There were several pools at Jerusalem (up), two of which are mentioned in the New Testament, viz.

(1.) The Pool of Bethesda, which was situated near the sheep-gate or sheep-market (John v. 2.), not far from the temple. It had five porticoes, for the reception of the sick; and it was most probably called Bethesda, or the house of mercy, from the miraculous cures there mercifully vouchsafed

1 Jolliffe's Letters from Palestine, p. 103.

2 Antiq. Jud. lib. xv. c. 9. § 3. De Bell. Jud. lib. i. c. 21. § 1. et lib. v. c.
4. § 3.
Cicero contra Verrem, action. ii. lib. v. c. 12. (op. tom. iv. p. 96. ed.

Ibid. lib. v. c. 35. et 41. (tom. iv. pp. 125. 142.)
Compare Josephus, de Bell. Jud. lib. v. c. 15. § 5. c. 17. § 8.
Josephus, de Bell. Jud. lib. ii. c. 14. §8.

Ibid. Ant. Jud. lib. xii. c. 5. §4.

Ibid. lib. xv. c. 11. § 4.

8 Ibid. lib. xiii. c. 6. § 6.

10 De Bell. Jud. lib. v. c. 5. § 8.

11 De Bell. Jud. lib. ii. c. 15. § 1. and c. 16. § 3.

12 Schulzii Archæologia Biblica, pp. 27-30.

6. During the reigns of David and Solomon, Jerusalem was the metropolis of the land of Israel; but after the defection of the ten tribes under Jeroboam, it was the capital of the kings of Judah, during whose government it underwent various revolutions. It was captured four times without being demolished, viz. by Shishak, sovereign of Egypt, (2 Chron. xii.), from whose ravages it never recovered its former splendour; by Antiochus Epiphanes, who treated the Jews with singular barbarity; by Pompey the Great, who rendered the Jews tributary to Rome; and by Herod, with the assistance of a Roman force under Sosius. It was first entirely destroyed by Nebuchadnezzar, and again by the Emperor Titus, the repeated insurrections of the turbulent Jews having filled up the measure of their iniquities, and drawn down upon them the implacable vengeance of the Romans. Titus ineffectually endeavoured to save the temple: it was involved in the same ruin with the rest of the city, and, after it had been reduced to ashes, the foundations of that sacred edifice were ploughed up by the Roman soldiers. Thus literally was fulfilled the prediction of our Lord, that not one stone should be left upon another that should not be thrown down. (Matt. xxiv. 2.)is On his return to Rome, Titus was honoured with a triumph, and to commemorate his conquest of Judæa, a triumphal arch was erected, which is still in existence. Numerous medals of Judæa vanquished were struck in honour of the same event. The Emperor Adrain erected a city on part of the former site of Jerusalem, which he called Elia Capitolina: it was afterwards greatly enlarged and beautified by Constantine the Great, who restored its ancient name. During that emperor's reign the Jews made various efforts to rebuild their temple; which, however, were always frustrated: nor did better success attend the attempt made, A. D. 363, by the apostate emperor Julian. An earthquake, a whirlwind, and a fiery eruption, compelled the workmen to abandon their design.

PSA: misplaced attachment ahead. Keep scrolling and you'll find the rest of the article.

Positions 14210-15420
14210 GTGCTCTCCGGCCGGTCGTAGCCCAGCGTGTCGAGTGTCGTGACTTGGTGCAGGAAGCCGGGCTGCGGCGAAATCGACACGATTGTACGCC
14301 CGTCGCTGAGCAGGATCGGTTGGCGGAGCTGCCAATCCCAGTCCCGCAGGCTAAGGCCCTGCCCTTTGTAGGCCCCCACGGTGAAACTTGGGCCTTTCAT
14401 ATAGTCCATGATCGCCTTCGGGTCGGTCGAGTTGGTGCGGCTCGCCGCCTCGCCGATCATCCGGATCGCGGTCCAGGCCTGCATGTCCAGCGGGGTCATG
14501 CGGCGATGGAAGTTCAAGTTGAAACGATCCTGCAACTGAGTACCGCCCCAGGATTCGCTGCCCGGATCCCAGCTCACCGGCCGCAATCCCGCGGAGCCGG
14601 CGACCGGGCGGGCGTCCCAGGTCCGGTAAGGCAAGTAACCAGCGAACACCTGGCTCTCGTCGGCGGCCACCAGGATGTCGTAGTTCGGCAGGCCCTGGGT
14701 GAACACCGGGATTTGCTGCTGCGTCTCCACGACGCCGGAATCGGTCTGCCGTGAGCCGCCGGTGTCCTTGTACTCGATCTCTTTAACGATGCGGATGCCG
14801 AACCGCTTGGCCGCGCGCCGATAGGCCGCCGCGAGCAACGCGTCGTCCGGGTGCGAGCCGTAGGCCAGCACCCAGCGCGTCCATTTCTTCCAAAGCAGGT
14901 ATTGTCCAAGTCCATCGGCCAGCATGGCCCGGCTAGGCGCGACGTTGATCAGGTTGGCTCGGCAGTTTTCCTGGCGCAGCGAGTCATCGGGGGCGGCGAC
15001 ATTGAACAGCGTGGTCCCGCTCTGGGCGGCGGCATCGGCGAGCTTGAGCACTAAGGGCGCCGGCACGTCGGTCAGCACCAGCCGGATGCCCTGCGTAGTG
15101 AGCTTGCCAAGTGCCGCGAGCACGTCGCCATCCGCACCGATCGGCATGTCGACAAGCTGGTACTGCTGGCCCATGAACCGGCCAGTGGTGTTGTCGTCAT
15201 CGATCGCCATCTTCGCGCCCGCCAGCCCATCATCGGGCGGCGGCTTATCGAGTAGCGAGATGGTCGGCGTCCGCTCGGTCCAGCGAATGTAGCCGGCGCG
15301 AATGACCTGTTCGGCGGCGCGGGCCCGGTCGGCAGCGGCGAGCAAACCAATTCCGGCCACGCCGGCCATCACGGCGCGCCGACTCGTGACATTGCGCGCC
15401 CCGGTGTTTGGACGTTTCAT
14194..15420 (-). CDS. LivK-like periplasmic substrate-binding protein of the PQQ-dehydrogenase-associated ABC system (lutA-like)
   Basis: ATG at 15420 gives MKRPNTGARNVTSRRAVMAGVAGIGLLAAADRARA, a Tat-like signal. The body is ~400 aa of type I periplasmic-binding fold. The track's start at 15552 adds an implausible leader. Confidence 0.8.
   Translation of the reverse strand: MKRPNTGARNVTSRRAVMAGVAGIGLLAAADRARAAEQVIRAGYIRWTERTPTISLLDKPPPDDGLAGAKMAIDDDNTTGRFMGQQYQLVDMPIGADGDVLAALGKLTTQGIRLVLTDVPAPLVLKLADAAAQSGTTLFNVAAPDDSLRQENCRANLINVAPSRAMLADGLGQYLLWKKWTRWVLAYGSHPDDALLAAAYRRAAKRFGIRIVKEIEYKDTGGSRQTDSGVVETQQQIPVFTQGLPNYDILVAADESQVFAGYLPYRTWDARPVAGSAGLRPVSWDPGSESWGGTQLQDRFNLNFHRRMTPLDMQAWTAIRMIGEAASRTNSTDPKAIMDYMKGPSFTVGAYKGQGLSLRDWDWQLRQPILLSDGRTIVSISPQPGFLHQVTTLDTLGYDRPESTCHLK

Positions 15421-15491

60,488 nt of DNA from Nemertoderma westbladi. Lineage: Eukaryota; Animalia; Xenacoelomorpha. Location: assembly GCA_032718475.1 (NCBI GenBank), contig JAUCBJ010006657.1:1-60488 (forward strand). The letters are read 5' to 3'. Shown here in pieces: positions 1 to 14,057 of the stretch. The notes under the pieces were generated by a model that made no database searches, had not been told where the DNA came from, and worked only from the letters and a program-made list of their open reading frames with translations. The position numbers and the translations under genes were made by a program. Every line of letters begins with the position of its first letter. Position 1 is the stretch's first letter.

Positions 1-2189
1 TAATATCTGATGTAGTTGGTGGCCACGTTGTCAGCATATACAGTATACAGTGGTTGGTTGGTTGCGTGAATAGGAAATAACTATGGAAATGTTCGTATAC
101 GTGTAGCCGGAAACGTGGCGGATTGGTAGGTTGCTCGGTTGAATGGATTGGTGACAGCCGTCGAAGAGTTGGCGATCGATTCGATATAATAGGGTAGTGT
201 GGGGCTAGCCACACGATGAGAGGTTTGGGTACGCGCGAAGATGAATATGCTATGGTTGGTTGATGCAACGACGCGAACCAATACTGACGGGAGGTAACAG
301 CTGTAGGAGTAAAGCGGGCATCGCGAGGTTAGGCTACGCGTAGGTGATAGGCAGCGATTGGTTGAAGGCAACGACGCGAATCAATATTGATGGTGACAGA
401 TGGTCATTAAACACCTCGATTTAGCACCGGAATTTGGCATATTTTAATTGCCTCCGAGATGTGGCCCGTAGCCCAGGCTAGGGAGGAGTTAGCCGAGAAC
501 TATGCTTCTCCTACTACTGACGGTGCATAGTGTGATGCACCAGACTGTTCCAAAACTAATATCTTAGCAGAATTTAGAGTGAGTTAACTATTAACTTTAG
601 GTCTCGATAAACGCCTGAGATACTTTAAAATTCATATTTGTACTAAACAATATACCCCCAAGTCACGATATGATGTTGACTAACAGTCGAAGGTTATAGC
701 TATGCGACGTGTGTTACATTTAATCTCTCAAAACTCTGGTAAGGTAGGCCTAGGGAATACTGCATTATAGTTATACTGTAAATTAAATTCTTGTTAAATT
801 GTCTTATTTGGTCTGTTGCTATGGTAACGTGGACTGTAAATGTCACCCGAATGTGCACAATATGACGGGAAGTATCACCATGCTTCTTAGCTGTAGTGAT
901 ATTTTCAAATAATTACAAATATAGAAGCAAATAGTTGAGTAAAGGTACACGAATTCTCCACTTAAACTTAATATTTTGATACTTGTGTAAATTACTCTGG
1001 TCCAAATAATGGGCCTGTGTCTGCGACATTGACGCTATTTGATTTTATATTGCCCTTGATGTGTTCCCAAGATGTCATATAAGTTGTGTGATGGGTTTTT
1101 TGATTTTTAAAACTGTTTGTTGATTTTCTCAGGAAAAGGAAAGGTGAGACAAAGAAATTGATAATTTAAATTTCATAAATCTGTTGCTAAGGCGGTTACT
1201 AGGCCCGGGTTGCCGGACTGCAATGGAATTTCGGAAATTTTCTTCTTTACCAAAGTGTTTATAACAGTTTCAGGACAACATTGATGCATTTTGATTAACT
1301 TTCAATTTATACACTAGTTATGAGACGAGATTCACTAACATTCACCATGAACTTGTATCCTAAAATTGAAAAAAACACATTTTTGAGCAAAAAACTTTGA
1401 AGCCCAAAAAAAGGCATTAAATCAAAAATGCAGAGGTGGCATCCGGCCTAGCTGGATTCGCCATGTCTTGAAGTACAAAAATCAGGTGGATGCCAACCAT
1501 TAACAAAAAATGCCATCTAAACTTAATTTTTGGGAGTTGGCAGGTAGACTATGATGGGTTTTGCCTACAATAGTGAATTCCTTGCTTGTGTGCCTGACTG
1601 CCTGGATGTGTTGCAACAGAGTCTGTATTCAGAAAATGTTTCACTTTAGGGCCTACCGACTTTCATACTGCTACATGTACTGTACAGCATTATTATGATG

From the destruction of Jerusalem by the Romans to the present time, that city has remained, for the most part, in a state of ruin and desolation; "and has never been under the government of the Jews themselves, but oppressed and broken down by a succession of foreign masters-the Romans, the Saracens, the Franks, the Mamelukes, and last by the Turks, to whom it is still subject. It is not, therefore, only in the history of Josephus, and in other ancient writers, that we are to look for the accomplishment of our Lord's predictions: we see them verified at this moment before cur eyes, in the desolate state of the once celebrated city and temple of Jerusalem, and in the present condition of the Jewish people, not collected together into any one country, into one political society, and under one form of government, but dispersed over every region of the globe, and every where treated with contumely and scorn.”1

7. The modern city of Jerusalem contains within its walls several of the hills, on which the ancient city is supposed to have stood; but these are only perceptible by the ascent and descent of the streets. When seen from the Mount of Olives, on the other side of the valley of Jehoshaphat, it presents an inclined plane, descending from west to east. An embattled wall, fortified with towers and a Gothic castle, encompasses the city all round, excluding, however, part of Mount Sion, which it formerly enclosed. Notwithstanding its seemingly strong position, it is incapable of sustaining a severe assault, because, on account of the topography of the land, it has no means of preventing the approaches of an enemy; and, on the other hand, it is commanded, at the distance of a gunshot, by the Djebel Tor, or the Mount of Olives, from which

13 Parkhurst's Lexicon voce. Bp. Pearce (and after him, Dr. Booth. royd), Jahn, Rosenmüller, Kuinöel, and other modern commentators, have supposed the pool of Bethesda to have been a medicinal bath. The reader will find a brief statement, and satisfactory refutation of this notion in Dr. Bloomfield's Annotations on the New Testament, vol. iii. pp. 148–156. 14 Robinson's Gr. Lexicon to the New Test. voce Ziwa.

18 For a full view of the predictions of Jesus Christ concerning the destruction of Jerusalem and their literal fulfilment, see vol. i. Appendix, No. VI. chap. ii. sect. iii.

16 Bp. Porteus's Lectures on the Gospel of Saint Matthew, vol. ii. p. 215